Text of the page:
Of course they will sing, chat, laugh and pray on these daily, futile treks. They will thank God for all they have, as well, because they have never seen anything else. They will arrive home in bright sunshine, collect sticks, make a fire and cook, feed everyone, till, sow, harvest or prepare soil, go to bed in the dark until the process begins again the next morning, 24–7–365, without breaks, holidays or appreciation.
Now the simple plastic pump we make in Mzuzu changes all this. The water is clean and pure and close at hand, women get a life they never knew, girls get a chance to go to school like never before, women have time to grow stuff or start little businesses. They still have the same amount of backbreaking work, but without the sickness and maybe even a little earned income.
There are two significant facts in this:
• We can help communities access, pure clean drinking for less than 1 Euro each and
• Mostly avoid this million mile daily trip.
(I explain it like this: even in the district of Mzimba, one of the areas in which we work, there are 850,000 people and a minimum of 250,000 carry water every day. If their round trip is 4 miles, then those women and girls walk a million miles every day)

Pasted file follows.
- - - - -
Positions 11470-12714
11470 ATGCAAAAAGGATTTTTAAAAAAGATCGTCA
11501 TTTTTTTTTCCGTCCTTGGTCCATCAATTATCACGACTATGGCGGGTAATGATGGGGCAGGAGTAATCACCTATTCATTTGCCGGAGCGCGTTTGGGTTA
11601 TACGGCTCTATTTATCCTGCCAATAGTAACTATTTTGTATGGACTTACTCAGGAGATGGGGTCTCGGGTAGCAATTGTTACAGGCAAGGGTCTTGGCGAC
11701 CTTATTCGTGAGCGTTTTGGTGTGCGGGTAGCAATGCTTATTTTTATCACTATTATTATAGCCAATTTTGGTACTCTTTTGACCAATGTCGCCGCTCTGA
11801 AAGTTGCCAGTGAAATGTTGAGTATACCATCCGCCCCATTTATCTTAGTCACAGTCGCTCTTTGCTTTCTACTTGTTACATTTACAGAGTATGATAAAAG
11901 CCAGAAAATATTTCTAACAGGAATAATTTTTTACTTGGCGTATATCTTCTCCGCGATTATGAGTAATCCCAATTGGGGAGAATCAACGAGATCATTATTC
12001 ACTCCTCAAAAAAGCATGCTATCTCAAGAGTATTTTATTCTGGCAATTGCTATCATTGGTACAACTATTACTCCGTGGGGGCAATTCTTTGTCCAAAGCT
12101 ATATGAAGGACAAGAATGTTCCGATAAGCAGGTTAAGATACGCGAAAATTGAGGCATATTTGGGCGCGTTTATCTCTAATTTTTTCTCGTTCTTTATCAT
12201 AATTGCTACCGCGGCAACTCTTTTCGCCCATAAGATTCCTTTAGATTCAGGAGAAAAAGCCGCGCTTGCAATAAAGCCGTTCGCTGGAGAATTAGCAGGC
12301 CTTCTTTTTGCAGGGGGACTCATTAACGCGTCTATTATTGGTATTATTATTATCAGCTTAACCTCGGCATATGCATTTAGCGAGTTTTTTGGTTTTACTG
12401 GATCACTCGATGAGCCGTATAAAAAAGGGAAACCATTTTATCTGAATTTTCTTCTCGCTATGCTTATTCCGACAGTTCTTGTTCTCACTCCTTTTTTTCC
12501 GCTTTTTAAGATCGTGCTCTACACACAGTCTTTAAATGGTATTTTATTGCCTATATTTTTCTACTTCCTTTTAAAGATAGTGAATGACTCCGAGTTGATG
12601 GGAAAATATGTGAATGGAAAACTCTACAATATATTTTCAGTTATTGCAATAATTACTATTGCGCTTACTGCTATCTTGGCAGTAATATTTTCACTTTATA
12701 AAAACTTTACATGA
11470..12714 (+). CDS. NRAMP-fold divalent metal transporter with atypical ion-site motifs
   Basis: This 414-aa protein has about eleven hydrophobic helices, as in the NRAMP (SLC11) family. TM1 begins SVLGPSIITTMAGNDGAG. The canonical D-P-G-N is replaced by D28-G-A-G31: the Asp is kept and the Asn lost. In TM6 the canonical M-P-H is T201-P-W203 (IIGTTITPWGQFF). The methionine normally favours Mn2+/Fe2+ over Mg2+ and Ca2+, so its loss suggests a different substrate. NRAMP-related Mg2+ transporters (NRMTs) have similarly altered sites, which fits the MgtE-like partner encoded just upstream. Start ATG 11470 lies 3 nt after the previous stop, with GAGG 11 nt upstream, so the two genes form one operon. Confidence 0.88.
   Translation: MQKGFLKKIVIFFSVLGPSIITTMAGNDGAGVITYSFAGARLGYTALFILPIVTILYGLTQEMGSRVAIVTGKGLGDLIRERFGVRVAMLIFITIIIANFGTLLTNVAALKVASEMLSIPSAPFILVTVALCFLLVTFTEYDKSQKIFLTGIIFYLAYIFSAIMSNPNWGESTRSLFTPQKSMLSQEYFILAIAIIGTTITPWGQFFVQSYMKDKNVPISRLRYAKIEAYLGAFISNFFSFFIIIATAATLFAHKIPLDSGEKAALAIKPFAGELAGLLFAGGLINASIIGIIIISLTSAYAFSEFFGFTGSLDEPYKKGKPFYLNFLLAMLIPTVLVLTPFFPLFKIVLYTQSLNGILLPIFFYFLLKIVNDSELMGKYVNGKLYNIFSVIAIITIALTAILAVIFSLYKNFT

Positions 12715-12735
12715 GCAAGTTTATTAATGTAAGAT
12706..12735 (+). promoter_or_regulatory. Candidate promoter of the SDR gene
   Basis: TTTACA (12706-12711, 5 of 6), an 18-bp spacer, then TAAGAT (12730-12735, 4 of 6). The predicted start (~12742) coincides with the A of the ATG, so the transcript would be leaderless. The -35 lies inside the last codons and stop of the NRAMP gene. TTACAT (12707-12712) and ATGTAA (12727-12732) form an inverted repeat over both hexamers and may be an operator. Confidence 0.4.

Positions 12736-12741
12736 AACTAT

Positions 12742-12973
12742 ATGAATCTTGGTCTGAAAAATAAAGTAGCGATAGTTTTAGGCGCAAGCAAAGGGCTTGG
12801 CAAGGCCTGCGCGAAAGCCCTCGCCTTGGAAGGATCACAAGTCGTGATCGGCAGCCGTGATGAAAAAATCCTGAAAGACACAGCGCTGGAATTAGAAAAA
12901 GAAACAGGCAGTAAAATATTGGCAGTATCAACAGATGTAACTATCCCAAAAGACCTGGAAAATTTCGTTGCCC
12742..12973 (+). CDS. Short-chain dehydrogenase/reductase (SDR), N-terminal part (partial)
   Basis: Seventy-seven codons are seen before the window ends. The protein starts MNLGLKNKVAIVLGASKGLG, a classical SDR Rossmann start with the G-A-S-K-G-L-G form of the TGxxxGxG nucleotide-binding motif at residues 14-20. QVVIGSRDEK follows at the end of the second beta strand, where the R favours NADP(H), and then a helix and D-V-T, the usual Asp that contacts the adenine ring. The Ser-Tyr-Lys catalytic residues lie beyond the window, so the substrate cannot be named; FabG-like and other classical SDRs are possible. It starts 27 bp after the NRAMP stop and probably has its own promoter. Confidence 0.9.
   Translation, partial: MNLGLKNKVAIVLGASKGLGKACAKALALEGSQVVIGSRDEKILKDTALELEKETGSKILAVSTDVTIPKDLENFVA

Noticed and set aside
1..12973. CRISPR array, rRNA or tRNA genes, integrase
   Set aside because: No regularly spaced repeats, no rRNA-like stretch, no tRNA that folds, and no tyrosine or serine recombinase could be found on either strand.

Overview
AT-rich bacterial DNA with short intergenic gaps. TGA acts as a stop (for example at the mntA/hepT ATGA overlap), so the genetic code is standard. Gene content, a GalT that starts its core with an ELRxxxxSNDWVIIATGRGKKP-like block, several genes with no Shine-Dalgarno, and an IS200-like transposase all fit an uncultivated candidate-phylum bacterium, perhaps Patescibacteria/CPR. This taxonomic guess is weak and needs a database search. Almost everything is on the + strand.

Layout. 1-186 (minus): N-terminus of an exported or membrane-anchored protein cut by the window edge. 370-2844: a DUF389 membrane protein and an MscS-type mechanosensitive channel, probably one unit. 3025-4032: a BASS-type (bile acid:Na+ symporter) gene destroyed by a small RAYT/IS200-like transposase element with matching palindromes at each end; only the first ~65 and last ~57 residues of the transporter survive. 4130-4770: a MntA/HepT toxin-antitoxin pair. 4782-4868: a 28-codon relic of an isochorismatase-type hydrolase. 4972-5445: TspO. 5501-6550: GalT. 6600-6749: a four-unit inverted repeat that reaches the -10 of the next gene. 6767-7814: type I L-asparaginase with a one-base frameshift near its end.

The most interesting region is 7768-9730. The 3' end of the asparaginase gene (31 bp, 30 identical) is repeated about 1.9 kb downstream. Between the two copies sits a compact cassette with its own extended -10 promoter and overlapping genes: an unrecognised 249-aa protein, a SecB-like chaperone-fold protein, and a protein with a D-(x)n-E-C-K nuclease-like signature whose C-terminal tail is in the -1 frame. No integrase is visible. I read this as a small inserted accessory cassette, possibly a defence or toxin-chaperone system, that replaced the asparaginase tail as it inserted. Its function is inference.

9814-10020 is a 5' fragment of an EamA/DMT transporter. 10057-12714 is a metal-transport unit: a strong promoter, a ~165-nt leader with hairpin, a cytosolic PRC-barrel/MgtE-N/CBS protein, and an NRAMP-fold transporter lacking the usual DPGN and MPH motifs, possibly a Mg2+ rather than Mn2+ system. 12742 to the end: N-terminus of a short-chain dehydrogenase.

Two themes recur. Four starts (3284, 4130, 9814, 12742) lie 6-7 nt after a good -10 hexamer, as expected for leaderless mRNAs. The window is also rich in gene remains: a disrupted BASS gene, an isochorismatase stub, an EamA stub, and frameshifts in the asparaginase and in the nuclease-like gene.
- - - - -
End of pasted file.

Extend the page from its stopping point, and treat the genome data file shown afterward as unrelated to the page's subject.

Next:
So we have an idea, to invite people to do this million mile challenge.
Walk a mile, anytime, anywhere, on one day or over a number of days and give us one Euro so that we can give another person clean water.
Walk in solidarity with those amazing women, they will bless you forever.
Clean water is often the difference between life and death, often death in Malawi.
I’m sure it’s puzzling to most readers as to why we are fiddling around with one euro donations, why don’t we put an advert on tele and collect thousands.
BUT we decided, at the beginning, to pay all expenses ourselves, keep costs to a bare minimum, spend nothing on advertising and keep everything in scale.
If one Euro can give a person clean water for life, then one euro is the scale and a reasonable donation to ask for, especially in these harsh economic times.
A point I make to students, by holding up their bottled water, (everyone has a bottle of water nowadays. Bring the bottle home, fill it from the tap just for one day and buy water for life for one of the poorest people in the World.
If you want to change someone’s life this year, 2011, then this may be your chance.